Wednesday, September 5, 2007

Why I'd Like to Kill the Kill Fee

I got an offer from a prospective client to write a feature article for their website. The pay was good, the topic was interesting, and I was looking forward to accepting the project. The problem? My copywriters’ business terms clashed with their magazine perspective.

My business terms are not unusual among copywriters: 50% up front, 50% at completion. Most business and online clients expect terms like this. But newspapers and magazines are a completely different animal. They rarely pay an up-front deposit. And they nearly always have a kill fee.

As a professional, the kill fee is particularly galling to me. It works like this: the publication will pay 100% of the fee for your article. Unless your article doesn’t go with their theme for this month, or the editor decides there’s not enough room for it, or they just don’t feel like using it. Then they only give you 20%.

In what other profession is this an acceptable business policy? Can I decide to pay my hairdresser 20% of the price of the cut if I don’t like it? If I don’t like the food at a restaurant, do I get to pay 20% of the bill? No! I pay the whole bill. Plus tip. Even if it’s puke.

Even in other service industries like search marketing and website design, you don’t get this kind of treatment. If I hire someone to redo my website, then decide I don’t want to be a freelance writer after all, I still gotta pay the designer. I can’t call him up and say, “sorry, Jim, real nice job you did, but I’m switching careers and, well, you know how it goes. How’s 20% sound?” It sounds like a trip to small claims court, if Jim has any cojones.

I understand that a lot of freelancers got their start in the print world and this is how it’s done there. But here’s how I see it: I did all the work for the piece. I should get all the pay. And if the client needs to cancel for any reason, that's what a cancellation schedule is for: I set up a structure in my contract that specifies that I get paid based on the work I've put in. And if I've done 100% of the work, the "kill fee" should be 100%.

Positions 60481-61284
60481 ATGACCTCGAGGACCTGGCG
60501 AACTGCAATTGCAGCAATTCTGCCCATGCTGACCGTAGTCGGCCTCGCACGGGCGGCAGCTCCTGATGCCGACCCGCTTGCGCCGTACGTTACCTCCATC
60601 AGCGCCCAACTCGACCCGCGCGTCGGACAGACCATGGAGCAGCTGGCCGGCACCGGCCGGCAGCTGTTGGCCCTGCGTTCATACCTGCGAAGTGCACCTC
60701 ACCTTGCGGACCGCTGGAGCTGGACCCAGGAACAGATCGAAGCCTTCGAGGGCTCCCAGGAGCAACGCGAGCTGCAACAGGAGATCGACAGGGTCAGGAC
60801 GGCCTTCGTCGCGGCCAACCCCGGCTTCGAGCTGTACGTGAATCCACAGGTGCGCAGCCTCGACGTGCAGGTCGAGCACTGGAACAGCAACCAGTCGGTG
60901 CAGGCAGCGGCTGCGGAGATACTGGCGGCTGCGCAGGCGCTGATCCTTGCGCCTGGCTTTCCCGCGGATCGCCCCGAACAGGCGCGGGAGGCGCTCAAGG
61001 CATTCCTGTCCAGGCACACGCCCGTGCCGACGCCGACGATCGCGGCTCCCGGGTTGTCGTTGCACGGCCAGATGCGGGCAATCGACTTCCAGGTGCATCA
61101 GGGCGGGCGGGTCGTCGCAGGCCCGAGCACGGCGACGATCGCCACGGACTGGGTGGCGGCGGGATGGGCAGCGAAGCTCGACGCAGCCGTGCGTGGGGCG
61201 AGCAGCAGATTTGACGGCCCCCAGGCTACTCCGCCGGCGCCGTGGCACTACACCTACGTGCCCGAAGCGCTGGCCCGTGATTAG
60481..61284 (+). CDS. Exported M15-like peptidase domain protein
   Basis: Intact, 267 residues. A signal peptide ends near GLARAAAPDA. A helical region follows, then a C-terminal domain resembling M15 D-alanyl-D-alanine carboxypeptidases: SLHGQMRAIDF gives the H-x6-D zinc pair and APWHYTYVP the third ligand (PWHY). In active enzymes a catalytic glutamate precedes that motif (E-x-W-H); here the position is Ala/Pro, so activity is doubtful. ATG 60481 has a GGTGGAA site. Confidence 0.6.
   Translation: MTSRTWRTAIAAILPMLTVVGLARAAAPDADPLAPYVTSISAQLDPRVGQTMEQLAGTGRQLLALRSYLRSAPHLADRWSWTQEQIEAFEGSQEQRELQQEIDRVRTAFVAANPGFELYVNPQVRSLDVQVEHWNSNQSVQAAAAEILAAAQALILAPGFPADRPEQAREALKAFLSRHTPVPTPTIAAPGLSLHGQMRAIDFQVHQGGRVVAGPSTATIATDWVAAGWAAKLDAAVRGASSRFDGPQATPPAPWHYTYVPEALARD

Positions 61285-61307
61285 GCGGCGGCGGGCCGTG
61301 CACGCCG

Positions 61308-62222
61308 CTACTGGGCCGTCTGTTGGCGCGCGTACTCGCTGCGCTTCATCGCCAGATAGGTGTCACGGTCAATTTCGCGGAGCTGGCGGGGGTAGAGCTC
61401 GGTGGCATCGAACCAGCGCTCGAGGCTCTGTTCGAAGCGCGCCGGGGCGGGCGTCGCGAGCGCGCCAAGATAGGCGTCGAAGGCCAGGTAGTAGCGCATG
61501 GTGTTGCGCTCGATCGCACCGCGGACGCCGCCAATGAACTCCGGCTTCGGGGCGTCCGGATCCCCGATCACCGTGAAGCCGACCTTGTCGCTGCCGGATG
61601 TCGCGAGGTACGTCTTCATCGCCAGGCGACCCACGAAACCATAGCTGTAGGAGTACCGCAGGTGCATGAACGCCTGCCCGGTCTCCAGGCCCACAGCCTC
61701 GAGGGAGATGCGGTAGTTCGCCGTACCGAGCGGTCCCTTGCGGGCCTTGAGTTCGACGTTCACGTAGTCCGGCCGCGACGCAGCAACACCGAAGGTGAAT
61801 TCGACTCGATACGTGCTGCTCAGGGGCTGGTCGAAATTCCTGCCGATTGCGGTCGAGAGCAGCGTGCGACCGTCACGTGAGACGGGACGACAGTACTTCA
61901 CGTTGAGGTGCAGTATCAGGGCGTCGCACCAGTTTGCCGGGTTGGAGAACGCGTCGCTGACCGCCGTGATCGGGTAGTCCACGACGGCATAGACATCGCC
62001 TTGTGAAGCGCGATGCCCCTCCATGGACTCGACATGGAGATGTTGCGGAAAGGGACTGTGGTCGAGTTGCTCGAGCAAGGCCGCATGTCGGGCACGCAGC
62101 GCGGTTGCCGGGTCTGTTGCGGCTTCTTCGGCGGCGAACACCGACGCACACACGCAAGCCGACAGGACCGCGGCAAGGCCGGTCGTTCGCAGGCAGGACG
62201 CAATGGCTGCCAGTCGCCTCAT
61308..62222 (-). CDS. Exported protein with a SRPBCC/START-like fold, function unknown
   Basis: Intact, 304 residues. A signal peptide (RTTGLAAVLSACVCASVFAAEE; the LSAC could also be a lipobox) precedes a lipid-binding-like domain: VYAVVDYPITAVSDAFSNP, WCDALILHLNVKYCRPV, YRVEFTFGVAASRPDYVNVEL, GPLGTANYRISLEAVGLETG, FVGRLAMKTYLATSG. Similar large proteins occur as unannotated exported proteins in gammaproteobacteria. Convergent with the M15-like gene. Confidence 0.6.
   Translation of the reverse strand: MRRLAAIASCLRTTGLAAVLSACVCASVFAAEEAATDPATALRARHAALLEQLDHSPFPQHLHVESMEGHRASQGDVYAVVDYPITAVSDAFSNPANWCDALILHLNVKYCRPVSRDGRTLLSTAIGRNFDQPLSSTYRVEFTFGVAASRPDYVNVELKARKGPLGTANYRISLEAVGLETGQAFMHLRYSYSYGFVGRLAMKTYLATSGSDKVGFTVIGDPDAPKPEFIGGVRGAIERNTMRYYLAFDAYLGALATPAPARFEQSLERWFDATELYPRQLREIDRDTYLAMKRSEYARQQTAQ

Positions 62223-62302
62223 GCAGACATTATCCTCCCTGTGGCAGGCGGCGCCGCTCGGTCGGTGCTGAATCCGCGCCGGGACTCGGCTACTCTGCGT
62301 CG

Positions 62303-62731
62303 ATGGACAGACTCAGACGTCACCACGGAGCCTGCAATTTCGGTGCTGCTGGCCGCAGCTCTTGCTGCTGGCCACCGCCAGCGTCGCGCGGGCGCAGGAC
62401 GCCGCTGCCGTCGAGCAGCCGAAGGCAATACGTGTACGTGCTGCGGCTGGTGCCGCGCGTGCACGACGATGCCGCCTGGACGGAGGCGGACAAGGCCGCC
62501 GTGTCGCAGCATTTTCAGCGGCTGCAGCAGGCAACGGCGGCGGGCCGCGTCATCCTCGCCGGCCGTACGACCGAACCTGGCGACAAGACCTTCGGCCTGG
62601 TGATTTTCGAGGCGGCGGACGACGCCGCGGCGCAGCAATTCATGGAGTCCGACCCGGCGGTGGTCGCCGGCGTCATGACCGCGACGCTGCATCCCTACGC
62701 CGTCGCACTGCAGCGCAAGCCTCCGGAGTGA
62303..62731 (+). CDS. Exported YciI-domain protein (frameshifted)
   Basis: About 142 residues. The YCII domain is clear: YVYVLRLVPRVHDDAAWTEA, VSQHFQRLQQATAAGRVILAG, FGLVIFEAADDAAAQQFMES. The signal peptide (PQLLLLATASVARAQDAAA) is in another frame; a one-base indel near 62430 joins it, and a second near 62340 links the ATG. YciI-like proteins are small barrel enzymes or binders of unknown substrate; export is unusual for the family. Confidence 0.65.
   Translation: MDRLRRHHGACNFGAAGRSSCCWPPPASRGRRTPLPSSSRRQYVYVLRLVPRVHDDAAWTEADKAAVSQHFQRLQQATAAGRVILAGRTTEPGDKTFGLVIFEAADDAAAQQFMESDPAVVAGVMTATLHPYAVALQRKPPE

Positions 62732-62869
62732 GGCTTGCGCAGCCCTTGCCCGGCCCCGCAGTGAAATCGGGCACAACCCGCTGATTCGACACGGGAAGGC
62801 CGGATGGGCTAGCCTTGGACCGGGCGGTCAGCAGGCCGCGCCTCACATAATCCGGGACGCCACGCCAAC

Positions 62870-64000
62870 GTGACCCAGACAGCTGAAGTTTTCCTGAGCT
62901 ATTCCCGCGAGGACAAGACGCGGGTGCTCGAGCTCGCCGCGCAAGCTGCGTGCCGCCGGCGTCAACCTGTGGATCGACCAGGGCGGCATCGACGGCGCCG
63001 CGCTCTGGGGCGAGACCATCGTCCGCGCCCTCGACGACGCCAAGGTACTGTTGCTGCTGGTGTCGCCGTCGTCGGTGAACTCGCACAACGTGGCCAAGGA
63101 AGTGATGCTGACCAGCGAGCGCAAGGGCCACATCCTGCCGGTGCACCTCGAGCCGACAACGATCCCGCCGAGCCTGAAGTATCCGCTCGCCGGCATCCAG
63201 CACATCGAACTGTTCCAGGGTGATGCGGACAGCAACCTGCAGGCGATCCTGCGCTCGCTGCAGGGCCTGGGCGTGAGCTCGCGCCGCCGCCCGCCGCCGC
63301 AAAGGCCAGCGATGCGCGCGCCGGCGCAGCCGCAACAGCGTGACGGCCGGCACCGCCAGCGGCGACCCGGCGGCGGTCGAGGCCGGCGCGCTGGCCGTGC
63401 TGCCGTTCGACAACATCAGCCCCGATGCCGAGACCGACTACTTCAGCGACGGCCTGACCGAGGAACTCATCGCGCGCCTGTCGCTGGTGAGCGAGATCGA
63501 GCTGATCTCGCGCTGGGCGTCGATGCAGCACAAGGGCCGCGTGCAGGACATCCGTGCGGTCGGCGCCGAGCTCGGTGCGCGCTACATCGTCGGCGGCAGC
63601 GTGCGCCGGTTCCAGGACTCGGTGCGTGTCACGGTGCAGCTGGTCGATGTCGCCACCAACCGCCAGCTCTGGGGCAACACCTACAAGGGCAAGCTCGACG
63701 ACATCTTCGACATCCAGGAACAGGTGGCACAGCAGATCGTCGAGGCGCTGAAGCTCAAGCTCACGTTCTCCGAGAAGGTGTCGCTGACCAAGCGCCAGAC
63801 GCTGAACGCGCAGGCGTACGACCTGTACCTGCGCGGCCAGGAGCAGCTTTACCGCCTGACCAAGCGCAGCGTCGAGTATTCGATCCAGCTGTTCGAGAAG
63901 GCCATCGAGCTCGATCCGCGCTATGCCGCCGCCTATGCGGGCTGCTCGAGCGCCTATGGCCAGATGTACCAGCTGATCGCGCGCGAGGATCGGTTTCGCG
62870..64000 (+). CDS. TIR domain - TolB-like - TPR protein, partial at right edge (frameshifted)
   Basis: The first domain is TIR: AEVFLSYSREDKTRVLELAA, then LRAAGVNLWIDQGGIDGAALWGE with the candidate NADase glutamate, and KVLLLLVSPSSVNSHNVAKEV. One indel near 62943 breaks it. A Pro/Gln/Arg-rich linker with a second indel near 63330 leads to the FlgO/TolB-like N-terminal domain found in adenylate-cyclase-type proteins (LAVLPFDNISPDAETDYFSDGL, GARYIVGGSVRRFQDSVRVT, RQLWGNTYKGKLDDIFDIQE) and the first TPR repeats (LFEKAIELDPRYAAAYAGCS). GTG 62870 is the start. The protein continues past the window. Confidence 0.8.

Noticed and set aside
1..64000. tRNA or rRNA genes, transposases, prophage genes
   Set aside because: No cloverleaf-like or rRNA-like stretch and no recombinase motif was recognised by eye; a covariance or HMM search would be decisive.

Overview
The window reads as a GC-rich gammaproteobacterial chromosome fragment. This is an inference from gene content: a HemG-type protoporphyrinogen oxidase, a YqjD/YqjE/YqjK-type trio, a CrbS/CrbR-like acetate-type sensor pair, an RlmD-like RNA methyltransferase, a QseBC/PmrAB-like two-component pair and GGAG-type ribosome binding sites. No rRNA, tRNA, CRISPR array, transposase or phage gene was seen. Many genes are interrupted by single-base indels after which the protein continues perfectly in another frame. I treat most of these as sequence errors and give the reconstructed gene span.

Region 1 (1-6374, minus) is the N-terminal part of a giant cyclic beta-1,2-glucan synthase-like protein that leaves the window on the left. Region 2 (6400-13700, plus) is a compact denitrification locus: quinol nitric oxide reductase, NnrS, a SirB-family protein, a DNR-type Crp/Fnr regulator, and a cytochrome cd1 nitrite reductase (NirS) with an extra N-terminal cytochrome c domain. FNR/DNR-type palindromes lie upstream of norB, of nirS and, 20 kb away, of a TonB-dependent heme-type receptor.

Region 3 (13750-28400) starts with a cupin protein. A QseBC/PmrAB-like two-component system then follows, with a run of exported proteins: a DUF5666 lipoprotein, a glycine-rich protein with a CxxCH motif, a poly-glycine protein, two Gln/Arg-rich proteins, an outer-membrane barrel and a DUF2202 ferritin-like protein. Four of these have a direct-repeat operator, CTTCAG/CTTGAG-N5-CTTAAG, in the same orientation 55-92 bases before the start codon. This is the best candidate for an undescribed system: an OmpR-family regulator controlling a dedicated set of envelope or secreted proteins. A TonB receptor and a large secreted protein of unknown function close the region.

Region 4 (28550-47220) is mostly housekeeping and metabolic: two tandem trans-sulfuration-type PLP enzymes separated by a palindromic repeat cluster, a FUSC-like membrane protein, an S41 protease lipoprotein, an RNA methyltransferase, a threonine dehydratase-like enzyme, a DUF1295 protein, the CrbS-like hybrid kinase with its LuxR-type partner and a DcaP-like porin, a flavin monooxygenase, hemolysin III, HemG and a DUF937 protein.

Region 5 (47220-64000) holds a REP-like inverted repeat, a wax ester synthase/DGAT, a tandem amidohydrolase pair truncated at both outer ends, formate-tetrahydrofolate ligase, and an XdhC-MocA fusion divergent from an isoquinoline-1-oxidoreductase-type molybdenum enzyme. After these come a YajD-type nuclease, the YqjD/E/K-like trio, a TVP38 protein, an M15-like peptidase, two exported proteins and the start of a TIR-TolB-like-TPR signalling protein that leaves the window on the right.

As a client, you need to know before you commission a job whether you can use it or not, whether there’s room that month, and whether it goes with your theme. And for your disorganization, you ask me to pay 80% of the wage I should have earned? I don’t think so.

Copywriting is definitely a different world from magazine and newspaper freelancing. And one of the reasons I decided to go into copywriting and not print was that the typical business terms were much more humane. As a copywriter, I’m treated as a businessperson by most of my clients. As a print freelancer, I’m treated like a clueless writer.

So let’s keep the magazine terms out of copywriting. Say it with me, folks: 50% up front. 50% upon completion. And that’s the end of it.

2 comments:

Irreverent Freelancer said...

Just saw your post about my blog at Writer's Perspective and thought I'd drop by and say hello. Thanks for visiting and hope you'll stop by often. We're also fellow Pennsylvanians!

Jennifer said...

Hey, thanks, I will. I definitely can relate to a lot of your posts because I'm also on your favorite bidding site (and I know exactly which one it is, too). I noticed you were from PA as well--I'm from Philly. Thanks for stopping by!